Napa Valley is less than an hour from San Francisco. It is the finest wine producing region in the world with that kind of proximity to a major metropolitan area. As such, it gets more than seven million visitors a year. It is also the smallest of California’s major wine producing regions in terms of square miles, but has the most wineries. There are over 600 wineries in Napa Valley, and only 75 of them have public tasting rooms. Other Napa wineries will see you by appointment, but you have to plan ahead.
It’s a crying shame, but it is a fact, you can not take the ferry from San Francisco up the Napa River. Buses take forever; limos are $600 a day. With a car you can visit wineries in the mountains, carry bottles you may purchase, and keep your own schedule.
There is just too much to do and see in Napa Valley. You have to focus your attention. Select a topic such as history, or ‘green’ wineries, or women winemakers. Perhaps choose moderately priced Cabs that would be $40 to $65 per bottle. Thumb through a guide-book, or chat with someone in a wine bar to select five to ten wineries you want to target. Know a little something about them when you arrive.
First of all, one of you is driving. Second, you can consume an enormous amount of wine by visiting three wineries a day. It’s one thing to get a little bit lit at a four-hour party, then go home and go to bed. It’s another thing altogether to get lit up at 11:00 A.M., then try to maintain yourself in that condition all day long.
You will get all the taste benefit you need by smelling a wine sample, then running it around in your mouth, before spitting it out. If it is not obvious, ask the tasting room staff for a spittoon. They will gain respect for you if you do.
Swim at the hotel. Walk around a shopping district for an hour. Sex is good exercise, I’ve read.
Take a couple 8-oz. wine glasses, a cork screw, a small paring knife, and a dish towel. Throw them in your glove compartment. Stop at Oakville Grocery, or Dean & DeLuca, or my first choice—Napa Valley Olive Oil Mfg. Co. for some bread, and cheese, and a little salami. Be sure to grab some bottled water. You’ll find lots of lovely places to relax for an hour and smell the roses. When you look back on the trip, these will be among your favorite memories.
Ask your local retail wine store, or a fine restaurant you frequent in a big city if they can make an introduction on your behalf. For wineries that are large enough to distribute, relationships with retailers and restaurants are the coin of their realm. Arriving at a big place with an introduced appointment can spare you many indignities visited upon drop-in consumers. Probably save you some money too.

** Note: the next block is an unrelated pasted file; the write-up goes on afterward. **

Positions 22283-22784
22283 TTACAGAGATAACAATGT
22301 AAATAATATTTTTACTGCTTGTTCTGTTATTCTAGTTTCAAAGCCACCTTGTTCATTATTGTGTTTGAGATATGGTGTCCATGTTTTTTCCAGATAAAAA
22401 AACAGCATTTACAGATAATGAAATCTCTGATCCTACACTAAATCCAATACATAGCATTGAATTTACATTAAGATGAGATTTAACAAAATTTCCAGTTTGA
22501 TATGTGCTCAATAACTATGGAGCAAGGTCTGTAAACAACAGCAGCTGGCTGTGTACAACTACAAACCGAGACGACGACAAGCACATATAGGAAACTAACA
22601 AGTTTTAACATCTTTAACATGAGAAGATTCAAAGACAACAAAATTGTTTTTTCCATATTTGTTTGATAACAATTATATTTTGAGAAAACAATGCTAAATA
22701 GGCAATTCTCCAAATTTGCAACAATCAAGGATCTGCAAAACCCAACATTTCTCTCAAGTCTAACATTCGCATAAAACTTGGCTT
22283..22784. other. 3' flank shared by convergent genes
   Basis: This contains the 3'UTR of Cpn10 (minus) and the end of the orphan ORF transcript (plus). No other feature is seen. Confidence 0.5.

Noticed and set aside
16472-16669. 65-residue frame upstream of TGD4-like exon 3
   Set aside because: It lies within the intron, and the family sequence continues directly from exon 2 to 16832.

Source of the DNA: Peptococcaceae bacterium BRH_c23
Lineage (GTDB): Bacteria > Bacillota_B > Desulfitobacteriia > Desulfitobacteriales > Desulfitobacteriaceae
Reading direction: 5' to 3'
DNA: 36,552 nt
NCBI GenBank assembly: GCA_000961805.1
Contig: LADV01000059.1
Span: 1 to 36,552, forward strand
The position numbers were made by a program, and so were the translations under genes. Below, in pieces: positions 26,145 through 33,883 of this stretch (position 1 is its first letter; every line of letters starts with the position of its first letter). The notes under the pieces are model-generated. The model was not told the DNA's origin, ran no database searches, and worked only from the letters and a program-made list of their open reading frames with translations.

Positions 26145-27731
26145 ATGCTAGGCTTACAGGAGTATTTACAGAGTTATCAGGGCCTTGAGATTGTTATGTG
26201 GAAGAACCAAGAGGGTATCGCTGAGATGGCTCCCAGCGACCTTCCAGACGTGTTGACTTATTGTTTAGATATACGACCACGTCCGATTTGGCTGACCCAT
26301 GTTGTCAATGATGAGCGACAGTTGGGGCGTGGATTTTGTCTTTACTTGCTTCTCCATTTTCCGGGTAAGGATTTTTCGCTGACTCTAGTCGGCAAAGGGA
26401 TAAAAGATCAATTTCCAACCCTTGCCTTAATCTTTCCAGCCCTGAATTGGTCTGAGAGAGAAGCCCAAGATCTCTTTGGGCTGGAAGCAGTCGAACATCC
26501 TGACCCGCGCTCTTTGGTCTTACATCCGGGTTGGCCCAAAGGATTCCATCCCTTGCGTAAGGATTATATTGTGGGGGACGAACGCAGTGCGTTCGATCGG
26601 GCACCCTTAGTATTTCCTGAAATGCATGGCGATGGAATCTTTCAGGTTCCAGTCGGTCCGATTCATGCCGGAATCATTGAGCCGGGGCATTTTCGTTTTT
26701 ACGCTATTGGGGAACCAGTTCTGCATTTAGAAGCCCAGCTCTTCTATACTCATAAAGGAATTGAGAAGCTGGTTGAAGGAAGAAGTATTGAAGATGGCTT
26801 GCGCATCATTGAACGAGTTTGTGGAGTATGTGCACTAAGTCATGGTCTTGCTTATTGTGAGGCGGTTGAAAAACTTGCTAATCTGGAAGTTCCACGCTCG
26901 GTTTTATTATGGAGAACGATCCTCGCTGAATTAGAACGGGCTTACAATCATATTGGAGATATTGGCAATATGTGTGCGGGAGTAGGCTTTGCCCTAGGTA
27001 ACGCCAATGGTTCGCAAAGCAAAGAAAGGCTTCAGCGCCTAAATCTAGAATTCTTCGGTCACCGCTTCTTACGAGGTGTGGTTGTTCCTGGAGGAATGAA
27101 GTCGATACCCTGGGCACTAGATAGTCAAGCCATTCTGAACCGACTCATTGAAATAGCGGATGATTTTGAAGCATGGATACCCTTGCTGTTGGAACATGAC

Traffic can be an issue. You’ll probably get lost. So leave yourself room for serendipity. Let the good times come to you. Don’t be forced to turn down a romantic adventure because your itinerary is too tight. Three wineries a day maximum, plus picnic, exercise, dinner, cultural opportunities, short nap in the shade. This is vacation; it shouldn’t feel like work.
You are going to be in the sun in dusty vineyards. Then you are going to be in 55ºF wine cellars with wet floors. Plan on being comfortable. Everyone will enjoy you much more if you do.
Too hot, too much traffic, wineries too busy, hills are all brown and parched. Everybody is charging extortionate rates. Go in the Spring: more comfortable, more affordable, prettier, and the wineries are much more hospitable.
Employees doing presentations at wineries have a dog in the fight. They may be very knowledgeable, but they are not objective. Listen to everyone, compare their opinions, then arrive at your own conclusion. There are lots of controversies in the wine biz.
A lot of wines are expensive because they are rare. Others are expensive because the winery owners are captains of industry used to drinking expensive wine (you’d be amazed how much of your own wine you end up drinking for promotional purposes when the winery belongs to you).
By contrast, some brilliant wine is modestly priced because the property has been owned for three generations by local folks who think of themselves as farmers. Or it may have been produced by some young winemaker as a project on the side while he works for a big-name brand.
Every one who comes to Napa Valley goes home thinking, “I could live here." The countryside is gorgeous. The art and architecture is unique. And of course the wine is some of the best in the world. Plan your trip using the above advice, and you'll experience some of the best Napa Valley has to offer.
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Photo Credits: Biodynamic vineyards at Quintessa Winery in Napa Valley; Check Man, Cross Man and Jump Man © ioannis kounadeas - Fotolia.com